Most Outrageous Live Reptile Smuggling Stories

Most Outrageous Live Reptile Smuggling Stories

Most Outrageous Live Reptile Smuggling Stories

Illegally traded live reptiles comprise a huge but largely hidden international black market.

Rob Laidlaw’s report Scales and Tails – The Welfare and Trade of Reptiles Kept as Pets in Canada estimates that the global value of smuggled animals including reptiles exceeds US$10 billion per year.

Even though that estimate based on statistics from the usually credible source Interpol, it is still only a guess; other sources speculate that the illegal wildlife trade is as high as $30 billion per year. Exact numbers are not available simply because of the relative ease of smuggling wild reptiles past overworked customs officials. This is particularly true during peak border crossing times.

 

Below are some of the most outrageous stories where the perpetrators were caught attempting to smuggle live lizards, tortoises, turtles and snakes into other countries.

Lizards Hidden In German Smuggler’s Underwear

A German man was arrested at a New Zealand airport when shocked customs officials discovered 24 live geckos and 20 skinks hidden inside 8 hand-sewn compartments in his altered underwear.

In a January 2010 article, Thaindian News estimated that the reptile smuggler could have sold the 44 hidden lizards for roughly $100,000 in Europe.

The perpetrator with the reptilian underwear was sentenced to 14 weeks in prison and a $3,540 fine for his crimes.

Had the German wildlife poacher made the 21-hour flight from New Zealand to Germany without detection, he would have been on his way to becoming a wealthy man.

Reptile King Caught with 1475 Live Reptiles in Van

This past April, a 32-year-old Canadian man pleaded guilty to hiding the following live reptiles in the side panels of his GMC Safari van:

  • 1,426 turtles
  • 36 tortoises
  • 13 snakes.

Of the 1,475 reptiles seized, 36 tortoises and 9 snakes were listed as protected species under the Convention on International Trade in Endangered Species of Wild Fauna and Flora (CITES).

The Canadian reptile poacher had arranged live specimens from American suppliers to be shipped to a courier operation in New York State. The accused then took his wife and two children on a supposed shopping trip to an American Walmart store while he drove to the courier center to pick up containers stuffed with live reptiles.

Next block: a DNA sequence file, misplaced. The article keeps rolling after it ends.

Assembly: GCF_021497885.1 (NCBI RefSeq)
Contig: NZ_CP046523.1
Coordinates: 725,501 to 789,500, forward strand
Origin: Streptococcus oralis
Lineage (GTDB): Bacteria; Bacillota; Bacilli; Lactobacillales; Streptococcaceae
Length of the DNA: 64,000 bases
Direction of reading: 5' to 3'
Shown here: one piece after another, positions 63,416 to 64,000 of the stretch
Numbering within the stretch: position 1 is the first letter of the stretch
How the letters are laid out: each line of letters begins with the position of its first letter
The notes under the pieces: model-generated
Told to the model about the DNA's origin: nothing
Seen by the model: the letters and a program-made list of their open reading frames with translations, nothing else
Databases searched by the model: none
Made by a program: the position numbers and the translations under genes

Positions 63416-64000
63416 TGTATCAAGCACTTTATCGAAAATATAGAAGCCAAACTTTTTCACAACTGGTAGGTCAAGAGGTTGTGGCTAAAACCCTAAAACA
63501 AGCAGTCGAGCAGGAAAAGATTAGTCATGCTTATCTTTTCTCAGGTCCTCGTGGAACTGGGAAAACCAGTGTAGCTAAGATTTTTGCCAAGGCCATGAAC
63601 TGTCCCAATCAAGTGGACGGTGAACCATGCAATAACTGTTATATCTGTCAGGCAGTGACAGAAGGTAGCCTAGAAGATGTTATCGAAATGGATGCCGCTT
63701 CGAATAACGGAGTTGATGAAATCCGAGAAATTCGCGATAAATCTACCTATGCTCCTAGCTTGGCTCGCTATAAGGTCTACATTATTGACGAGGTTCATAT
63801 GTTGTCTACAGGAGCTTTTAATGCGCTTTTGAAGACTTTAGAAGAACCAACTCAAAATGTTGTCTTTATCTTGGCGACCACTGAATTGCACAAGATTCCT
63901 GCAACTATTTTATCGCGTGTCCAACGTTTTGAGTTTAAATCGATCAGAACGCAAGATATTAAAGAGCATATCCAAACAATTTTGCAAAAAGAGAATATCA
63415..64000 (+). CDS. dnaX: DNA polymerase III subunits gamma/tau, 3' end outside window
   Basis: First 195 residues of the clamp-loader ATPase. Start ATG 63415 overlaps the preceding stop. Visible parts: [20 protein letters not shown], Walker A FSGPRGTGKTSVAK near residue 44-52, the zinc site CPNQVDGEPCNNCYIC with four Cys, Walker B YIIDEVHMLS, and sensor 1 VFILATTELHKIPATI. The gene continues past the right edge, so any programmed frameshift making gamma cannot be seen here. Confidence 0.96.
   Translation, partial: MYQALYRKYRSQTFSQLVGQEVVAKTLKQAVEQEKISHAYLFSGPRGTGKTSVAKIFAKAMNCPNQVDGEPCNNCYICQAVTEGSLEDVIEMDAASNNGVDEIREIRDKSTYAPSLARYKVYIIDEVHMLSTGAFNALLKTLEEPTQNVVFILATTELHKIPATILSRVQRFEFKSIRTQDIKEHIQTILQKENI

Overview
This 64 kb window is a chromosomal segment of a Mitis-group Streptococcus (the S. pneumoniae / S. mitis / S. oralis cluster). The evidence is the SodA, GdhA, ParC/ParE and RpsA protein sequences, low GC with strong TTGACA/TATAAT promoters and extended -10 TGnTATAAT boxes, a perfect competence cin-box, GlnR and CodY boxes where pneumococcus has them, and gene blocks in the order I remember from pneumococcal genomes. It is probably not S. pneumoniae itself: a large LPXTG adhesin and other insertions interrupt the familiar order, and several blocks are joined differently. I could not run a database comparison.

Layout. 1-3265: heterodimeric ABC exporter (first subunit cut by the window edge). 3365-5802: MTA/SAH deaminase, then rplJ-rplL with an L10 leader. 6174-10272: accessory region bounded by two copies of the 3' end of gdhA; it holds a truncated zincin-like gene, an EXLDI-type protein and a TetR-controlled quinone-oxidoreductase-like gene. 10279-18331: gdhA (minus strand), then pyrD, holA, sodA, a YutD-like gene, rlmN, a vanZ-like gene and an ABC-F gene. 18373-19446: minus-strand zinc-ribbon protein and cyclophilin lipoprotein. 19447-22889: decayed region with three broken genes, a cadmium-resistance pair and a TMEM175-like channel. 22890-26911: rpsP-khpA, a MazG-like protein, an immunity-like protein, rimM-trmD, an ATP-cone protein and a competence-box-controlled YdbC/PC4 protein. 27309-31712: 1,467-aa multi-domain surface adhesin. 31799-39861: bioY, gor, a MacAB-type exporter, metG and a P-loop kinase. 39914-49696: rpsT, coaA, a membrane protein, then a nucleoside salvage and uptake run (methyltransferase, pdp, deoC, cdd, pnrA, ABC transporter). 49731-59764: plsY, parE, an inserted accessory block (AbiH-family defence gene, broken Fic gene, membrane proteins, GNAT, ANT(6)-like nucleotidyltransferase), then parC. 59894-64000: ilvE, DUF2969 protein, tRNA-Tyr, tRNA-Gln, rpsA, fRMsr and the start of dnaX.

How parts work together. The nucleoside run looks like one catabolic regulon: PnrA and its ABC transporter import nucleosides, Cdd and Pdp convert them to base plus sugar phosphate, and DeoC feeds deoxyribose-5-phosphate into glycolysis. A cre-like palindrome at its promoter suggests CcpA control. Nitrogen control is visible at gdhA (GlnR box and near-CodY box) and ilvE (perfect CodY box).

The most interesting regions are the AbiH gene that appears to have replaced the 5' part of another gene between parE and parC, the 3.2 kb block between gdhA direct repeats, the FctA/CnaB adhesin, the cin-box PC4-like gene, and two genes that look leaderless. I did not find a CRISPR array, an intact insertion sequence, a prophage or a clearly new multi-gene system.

SunMedia’s Rob Lamberti reported that the seized reptiles could have fetched roughly $50,000 (Canadian currency) had they been sold in the illegal pet trade.

The Ontario Court of Justice imposed a:

  • 6-month jail sentence
  • 3-year ban on importing or exporting live animals unannounced residence searches by wildlife officers during the 3-year ban period
  • $500 fine under the Administrative Monetary Penalty System (AMPS).

In addition, the reptile smuggler will have to pay over $5,700 in restitution charges for care of the captured snakes, tortoises and turtles. This includes transportation charges for returning many of the reptiles to their native Louisiana marshes, and fees incurred to move some of the protected species to qualified care centers.

Smuggled Snakes Almost on a Plane

September 2010 was a busy month for reptile smugglers at airports in two South East Asian countries notorious as distribution hubs for the illegal wildlife trade.

In Malaysia, a suitcase crammed with 95 boa constrictors accidentally opened on a conveyor belt at the Kuala Lumpur airport. Also scrunched inside the suitcase were two rare rhinoceros vipers and a matamata turtle. This past September, the Malaysian reptile trafficker was sent to prison for six months and fined $65,000.

Also in September 2010, Indonesian officials at a Jakarta airport intercepted shipping containers in which 25 bags of rat snakes plus almost 3,500 pig-nosed turtles were hidden.

In total, two tons of live reptiles were jammed into shipping containers labeled “fresh fruit” destined for the Indonesian capital.

On the global black market, Jakarta is well known for expositions in which endangered species including tortoises and other reptiles are readily available.

Big Cash for Live Reptiles on Black Market

These outrageous reptile smuggling stories have common threads, even if the crimes involved different reptile species and were committed in distant countries around the globe.

Big money is often involved. Air cargo is frequently the preferred method of transportation, partly because the reptiles can be squeezed into smaller containers and weigh less than other animals. There is also the perception that reptiles require little care and can survive longer than other forms of wildlife like birds.

Perhaps the biggest concern for wildlife environmentalists is how relatively small the penalties are for reptiles smugglers.

Given the relatively low inspection rates by overworked customs officials, that low risk-reward ratio can encourage repeat offenders to continue their quest for easy cash rewards.